Houghton 2017: In Review
- Published on Wednesday, 06 September 2017 23:02
The Craig Richards, Gottwood combo was always going to get the festival juices flowing, yet expectations were unusually high for Houghton’s debut last month. With such an exquisite line up, beguilingly minimal marketing and promises of spontaneous back to backs, this was the festival to be at this summer.
Even as I traced my car through Norfolk’s gorgeous B roads, my passenger and (appalling) co-pilot Fabianski fuelled the fire further, abandoning her navigational duties to skim Facebook for updates. The music, she announced, was apparently going to be non stop all weekend.
Such a rumour was true, and the twenty four hour license developed into being a pivotal aspect of the weekend. It meant that I could eat, sleep, party, relax whenever I wanted over the three days and dip my toes in and out of the musical waters as and when I pleased.
A gold star must go to the sound, and from the bespoke Klipsch setup in the Giant Steps tent to the mighty four point system in the Terminus, every stage (for the most part) was brilliant. And I mean really brilliant. I have not heard such weight and clarity in any club in London, ever.
Joy O was the first to kick things off on Friday with a superb set in the Quarry. There was care in his mixing, an easiness, and flare in his track selection as he wove stinkers like ‘Hackney Parrot’ into classy, soulful house. A housed up edit of Blacker Than Black (4 The Good Times) was a particularly smiley moment, along with another stunner that Fabianski and I have gone to laughably long lengths to ID. Seeing people scramble up the banks of the Quarry to huge jeers was comical later on in the weekend, even moreso were the bouncers trying to catch them.
Just down the hill from the stage you could grab a £2.50 tea, (with optional vegan brownie, of course) delicious paella, or an overpriced sourdough pizza. Go a little further and you would find the place which would turn out to be the beating heart of Houghton, Giant Steps. I would love to see more stages like this next year. The tent was really something, drenched in beautiful plants, big cushions and sweltering heat. Much attention has been given to the BBC turntable console that the DJ’s did their business on, but I couldn’t really tell the difference. Donna Leake was incredible both times I saw her over the weekend and played the sexiest, smoochiest, tropical grooves I have heard in long time. Bravo to Brilliant Corners for stamping your mark on an otherwise minimally decoured event.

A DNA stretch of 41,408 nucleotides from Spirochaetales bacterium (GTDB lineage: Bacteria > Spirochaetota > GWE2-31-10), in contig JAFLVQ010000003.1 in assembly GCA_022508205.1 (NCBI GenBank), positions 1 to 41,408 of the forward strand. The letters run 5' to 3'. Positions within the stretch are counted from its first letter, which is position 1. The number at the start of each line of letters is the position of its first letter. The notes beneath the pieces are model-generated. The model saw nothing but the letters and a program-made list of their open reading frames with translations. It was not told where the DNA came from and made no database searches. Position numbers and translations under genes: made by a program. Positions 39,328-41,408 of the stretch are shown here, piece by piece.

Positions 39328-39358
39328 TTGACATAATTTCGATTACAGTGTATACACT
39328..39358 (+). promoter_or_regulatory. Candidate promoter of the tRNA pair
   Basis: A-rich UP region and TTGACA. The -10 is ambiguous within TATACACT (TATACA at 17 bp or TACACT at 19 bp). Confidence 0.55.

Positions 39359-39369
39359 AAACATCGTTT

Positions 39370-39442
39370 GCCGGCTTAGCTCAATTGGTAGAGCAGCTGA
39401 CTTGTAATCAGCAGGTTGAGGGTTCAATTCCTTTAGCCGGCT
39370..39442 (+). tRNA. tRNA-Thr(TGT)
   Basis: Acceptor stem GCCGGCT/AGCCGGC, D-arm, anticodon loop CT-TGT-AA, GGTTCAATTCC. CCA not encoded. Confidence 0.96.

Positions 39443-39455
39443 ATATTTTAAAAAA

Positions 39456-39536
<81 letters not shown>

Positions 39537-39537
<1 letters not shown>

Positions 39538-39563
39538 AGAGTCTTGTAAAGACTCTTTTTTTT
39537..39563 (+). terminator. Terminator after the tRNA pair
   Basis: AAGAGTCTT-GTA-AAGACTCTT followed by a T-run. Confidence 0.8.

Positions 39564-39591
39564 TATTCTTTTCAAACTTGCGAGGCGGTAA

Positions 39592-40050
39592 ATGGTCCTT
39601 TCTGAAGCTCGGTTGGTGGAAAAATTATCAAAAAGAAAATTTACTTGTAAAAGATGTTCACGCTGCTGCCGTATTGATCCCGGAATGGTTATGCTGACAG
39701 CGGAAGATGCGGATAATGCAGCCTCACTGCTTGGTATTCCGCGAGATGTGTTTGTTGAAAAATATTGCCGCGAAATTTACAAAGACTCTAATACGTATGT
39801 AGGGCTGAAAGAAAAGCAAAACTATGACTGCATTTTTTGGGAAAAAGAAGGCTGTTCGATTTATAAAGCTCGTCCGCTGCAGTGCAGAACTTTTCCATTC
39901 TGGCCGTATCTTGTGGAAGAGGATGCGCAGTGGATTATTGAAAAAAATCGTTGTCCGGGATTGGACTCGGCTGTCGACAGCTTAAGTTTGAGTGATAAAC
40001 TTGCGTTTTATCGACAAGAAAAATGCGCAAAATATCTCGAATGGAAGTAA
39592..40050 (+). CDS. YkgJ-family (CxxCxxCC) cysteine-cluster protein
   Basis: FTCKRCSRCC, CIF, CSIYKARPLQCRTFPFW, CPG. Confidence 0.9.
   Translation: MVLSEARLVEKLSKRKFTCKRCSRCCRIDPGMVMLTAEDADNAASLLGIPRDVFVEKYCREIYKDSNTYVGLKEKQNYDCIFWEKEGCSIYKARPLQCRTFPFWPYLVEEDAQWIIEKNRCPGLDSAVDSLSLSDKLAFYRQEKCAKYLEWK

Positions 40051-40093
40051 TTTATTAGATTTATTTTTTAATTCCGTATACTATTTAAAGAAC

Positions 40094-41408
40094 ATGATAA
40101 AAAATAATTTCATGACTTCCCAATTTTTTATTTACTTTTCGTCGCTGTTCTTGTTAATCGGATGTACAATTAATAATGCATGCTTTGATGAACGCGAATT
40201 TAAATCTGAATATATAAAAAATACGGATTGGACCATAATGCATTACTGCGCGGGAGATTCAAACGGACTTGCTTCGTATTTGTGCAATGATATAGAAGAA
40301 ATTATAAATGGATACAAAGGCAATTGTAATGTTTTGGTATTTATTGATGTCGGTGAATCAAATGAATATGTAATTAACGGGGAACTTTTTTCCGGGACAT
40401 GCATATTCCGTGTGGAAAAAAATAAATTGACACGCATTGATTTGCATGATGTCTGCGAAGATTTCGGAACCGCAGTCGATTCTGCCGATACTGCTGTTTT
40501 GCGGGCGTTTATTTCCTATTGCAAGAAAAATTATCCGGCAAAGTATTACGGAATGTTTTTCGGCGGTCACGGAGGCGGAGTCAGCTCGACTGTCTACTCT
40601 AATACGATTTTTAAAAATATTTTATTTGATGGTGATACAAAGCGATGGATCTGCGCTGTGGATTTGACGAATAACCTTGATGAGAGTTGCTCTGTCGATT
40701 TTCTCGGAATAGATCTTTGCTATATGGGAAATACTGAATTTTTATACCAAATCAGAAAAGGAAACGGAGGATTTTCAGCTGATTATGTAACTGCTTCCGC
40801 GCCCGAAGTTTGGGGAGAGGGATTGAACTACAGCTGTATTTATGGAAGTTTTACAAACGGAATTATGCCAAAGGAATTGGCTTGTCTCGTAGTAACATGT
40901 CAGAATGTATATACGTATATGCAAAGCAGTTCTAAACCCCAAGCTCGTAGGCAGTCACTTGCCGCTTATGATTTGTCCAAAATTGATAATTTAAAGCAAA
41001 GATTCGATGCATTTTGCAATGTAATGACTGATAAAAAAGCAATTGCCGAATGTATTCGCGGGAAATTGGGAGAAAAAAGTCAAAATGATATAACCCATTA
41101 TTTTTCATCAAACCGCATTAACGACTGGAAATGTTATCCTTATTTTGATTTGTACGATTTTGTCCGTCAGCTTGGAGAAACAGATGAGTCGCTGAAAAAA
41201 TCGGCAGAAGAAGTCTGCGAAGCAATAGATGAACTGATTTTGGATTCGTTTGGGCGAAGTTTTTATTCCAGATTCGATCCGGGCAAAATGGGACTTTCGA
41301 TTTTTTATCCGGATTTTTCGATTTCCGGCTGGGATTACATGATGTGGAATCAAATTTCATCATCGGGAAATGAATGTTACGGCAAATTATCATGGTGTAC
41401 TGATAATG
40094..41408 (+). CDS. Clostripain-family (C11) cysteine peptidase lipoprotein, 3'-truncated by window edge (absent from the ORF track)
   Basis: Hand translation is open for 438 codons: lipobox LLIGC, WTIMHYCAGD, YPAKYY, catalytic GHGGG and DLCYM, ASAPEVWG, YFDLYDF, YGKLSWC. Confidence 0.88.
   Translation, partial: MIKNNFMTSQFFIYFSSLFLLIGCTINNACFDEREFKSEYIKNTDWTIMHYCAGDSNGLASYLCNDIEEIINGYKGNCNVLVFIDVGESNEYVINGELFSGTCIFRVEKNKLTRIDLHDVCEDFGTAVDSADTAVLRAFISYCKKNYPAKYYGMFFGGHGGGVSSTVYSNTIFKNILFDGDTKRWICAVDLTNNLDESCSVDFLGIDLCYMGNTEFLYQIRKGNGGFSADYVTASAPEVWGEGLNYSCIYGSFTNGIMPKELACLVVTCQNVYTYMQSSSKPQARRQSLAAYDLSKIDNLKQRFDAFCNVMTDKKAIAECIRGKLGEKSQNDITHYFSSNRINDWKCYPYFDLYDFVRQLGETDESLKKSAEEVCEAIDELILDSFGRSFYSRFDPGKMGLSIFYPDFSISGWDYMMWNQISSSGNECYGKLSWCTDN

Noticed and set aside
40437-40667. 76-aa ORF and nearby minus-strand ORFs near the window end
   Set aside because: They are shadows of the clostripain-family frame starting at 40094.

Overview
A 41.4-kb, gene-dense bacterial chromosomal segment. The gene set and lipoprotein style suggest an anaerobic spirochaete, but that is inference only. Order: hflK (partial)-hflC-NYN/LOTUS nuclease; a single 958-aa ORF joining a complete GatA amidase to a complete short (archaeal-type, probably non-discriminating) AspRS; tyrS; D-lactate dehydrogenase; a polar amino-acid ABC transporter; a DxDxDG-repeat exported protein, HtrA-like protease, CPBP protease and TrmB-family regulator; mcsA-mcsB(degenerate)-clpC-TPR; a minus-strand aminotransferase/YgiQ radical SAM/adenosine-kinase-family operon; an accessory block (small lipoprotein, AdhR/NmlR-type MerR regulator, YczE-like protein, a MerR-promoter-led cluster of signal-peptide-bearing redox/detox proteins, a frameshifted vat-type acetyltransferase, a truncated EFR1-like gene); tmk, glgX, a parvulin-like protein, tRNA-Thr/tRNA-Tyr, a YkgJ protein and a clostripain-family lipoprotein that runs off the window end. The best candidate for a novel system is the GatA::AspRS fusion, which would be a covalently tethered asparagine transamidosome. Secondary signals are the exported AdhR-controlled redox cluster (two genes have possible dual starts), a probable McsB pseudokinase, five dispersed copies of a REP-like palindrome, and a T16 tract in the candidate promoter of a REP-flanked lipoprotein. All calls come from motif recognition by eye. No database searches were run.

The main, Derren Smart stage was next across the road, and home to some of the most eagerly anticipated acts of the weekend. Here there was ample room to groove, a wicked system and enough space to chat and appreciate the attire of my fellow partygoers. 1995 footy tops were heavily on the menu this year.
Standout performances came from Derrick Carter, who worked up a big crowd with the likes of Boz Scaggs ‘Lowdown’ and similar, slutty disco early on Friday. I also sobbed during Kamaal Williams’ special ninety minutes on Sunday.
More disappointing was Vilod, and despite my wanting to enjoy Ricardo and Max Loderbauer’s noodling on their modules, the whole thing felt a bit out of place and slightly unprepared. Loderbauer ended up rolling his eyes as Villalobos fidgeted with the jack leads, causing static to spray embarrassingly through the rig.
All was not lost though, and I got my minimal fix in the form of Rhadoo instead. I remember repeating his 8 am set time to Fabianski with a sense of disbelief when we arrived at the festival. ‘There are two days to go… Let’s pace ourselves.’ She reminded me.
Anyway, there we were, late Saturday morning, Rhadoo prowling around the decks, shimmying his shoulders in front of a diminished crowd of thirty five. It was an unbelievable spectacle as the Romanian stunned us with groovy, sludgy tracks marked with sublime sound design. As my body started to tire (I ended up on my haunches, as usual) extensive cheers forced a smile out of the maestro as the clock struck twelve. This was the highlight of my weekend.
With minor tweaks to the programming and decour, the festival will improve next year. Sunday night was screaming out for a Ricardo, Dygas, Craig or Raresh closing set, for example. Perhaps some more spontaneous back to back action?
Houghton can be proud of it’s first attempt though. The size was great, the vibes were nice and the stages were all cool. The music license was brilliant too and is something that the other UK festivals will be looking at enviously.
Just being able to watch the DJ's do their thing on fat, custom systems was the real joy for me all weekend though, and I’ll be back next year for round two.
Words by Marlon George
Photos by Jake Davis